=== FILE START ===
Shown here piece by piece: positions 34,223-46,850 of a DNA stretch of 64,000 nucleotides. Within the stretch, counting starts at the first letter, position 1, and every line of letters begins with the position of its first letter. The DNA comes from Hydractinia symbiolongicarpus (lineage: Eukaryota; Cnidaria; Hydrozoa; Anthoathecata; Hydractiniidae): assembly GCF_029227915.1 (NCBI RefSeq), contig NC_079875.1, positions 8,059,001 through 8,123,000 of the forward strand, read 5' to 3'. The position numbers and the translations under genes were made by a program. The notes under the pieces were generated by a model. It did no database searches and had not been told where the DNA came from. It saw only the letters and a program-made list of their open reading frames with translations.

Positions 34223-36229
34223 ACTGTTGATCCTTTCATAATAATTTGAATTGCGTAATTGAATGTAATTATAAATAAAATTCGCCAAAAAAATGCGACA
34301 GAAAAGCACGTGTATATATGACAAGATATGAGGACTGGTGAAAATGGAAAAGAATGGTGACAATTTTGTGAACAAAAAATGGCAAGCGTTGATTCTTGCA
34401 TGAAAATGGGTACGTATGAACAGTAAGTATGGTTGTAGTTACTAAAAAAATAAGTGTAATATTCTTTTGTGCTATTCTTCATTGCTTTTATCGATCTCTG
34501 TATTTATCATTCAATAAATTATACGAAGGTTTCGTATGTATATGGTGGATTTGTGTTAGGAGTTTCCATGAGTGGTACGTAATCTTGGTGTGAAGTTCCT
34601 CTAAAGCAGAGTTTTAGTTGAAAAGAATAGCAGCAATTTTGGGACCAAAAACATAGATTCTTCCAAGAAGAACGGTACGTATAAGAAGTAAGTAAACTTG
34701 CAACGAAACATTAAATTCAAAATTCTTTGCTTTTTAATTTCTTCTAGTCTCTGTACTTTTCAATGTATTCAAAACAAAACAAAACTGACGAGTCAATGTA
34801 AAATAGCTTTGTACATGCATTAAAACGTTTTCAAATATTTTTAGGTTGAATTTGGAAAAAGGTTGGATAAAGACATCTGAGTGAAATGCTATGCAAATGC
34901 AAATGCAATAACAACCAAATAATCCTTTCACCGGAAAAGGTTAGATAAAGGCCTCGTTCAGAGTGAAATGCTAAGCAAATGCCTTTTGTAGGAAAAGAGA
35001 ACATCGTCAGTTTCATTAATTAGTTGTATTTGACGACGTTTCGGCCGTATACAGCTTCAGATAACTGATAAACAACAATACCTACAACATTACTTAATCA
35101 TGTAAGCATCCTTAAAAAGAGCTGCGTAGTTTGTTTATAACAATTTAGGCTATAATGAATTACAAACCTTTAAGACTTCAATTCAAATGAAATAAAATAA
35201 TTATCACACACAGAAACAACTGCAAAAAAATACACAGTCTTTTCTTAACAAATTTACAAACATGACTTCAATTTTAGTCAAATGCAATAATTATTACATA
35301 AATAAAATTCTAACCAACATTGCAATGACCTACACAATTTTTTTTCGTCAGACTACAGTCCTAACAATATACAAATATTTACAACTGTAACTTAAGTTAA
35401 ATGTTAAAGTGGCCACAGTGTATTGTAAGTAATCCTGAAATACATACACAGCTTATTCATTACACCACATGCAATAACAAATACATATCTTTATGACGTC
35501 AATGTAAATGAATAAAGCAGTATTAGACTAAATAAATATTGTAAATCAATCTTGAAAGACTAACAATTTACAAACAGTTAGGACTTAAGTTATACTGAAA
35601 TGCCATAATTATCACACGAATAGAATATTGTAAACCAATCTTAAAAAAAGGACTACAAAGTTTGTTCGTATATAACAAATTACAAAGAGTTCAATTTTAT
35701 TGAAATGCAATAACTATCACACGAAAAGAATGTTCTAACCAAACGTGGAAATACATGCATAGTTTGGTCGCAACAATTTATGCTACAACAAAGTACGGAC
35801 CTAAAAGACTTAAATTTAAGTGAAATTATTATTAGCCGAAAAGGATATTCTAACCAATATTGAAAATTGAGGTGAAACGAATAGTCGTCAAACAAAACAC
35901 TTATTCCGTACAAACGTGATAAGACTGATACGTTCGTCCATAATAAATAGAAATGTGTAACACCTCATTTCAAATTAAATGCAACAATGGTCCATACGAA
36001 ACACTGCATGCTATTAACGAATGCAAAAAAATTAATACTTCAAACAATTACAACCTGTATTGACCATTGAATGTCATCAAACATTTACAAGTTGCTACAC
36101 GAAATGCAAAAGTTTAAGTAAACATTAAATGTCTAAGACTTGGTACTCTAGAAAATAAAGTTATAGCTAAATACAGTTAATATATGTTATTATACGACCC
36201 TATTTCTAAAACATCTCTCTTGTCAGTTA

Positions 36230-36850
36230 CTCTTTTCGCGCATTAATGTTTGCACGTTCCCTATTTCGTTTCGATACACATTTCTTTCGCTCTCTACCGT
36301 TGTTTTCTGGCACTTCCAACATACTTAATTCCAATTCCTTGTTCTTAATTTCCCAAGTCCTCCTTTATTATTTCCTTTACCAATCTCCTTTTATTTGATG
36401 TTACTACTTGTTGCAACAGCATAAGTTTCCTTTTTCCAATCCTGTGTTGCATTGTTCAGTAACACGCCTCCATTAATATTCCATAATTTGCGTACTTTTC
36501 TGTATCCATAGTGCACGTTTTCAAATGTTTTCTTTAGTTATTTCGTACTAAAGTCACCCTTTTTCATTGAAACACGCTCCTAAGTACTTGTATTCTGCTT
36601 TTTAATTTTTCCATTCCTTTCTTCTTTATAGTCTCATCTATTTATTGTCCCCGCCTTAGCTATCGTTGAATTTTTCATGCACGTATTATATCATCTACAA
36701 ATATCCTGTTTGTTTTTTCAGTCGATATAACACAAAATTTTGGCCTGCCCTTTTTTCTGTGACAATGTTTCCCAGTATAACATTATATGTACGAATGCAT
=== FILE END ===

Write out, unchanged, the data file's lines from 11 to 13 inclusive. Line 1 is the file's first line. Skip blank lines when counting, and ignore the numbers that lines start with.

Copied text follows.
35001 ACATCGTCAGTTTCATTAATTAGTTGTATTTGACGACGTTTCGGCCGTATACAGCTTCAGATAACTGATAAACAACAATACCTACAACATTACTTAATCA
35101 TGTAAGCATCCTTAAAAAGAGCTGCGTAGTTTGTTTATAACAATTTAGGCTATAATGAATTACAAACCTTTAAGACTTCAATTCAAATGAAATAAAATAA
35201 TTATCACACACAGAAACAACTGCAAAAAAATACACAGTCTTTTCTTAACAAATTTACAAACATGACTTCAATTTTAGTCAAATGCAATAATTATTACATA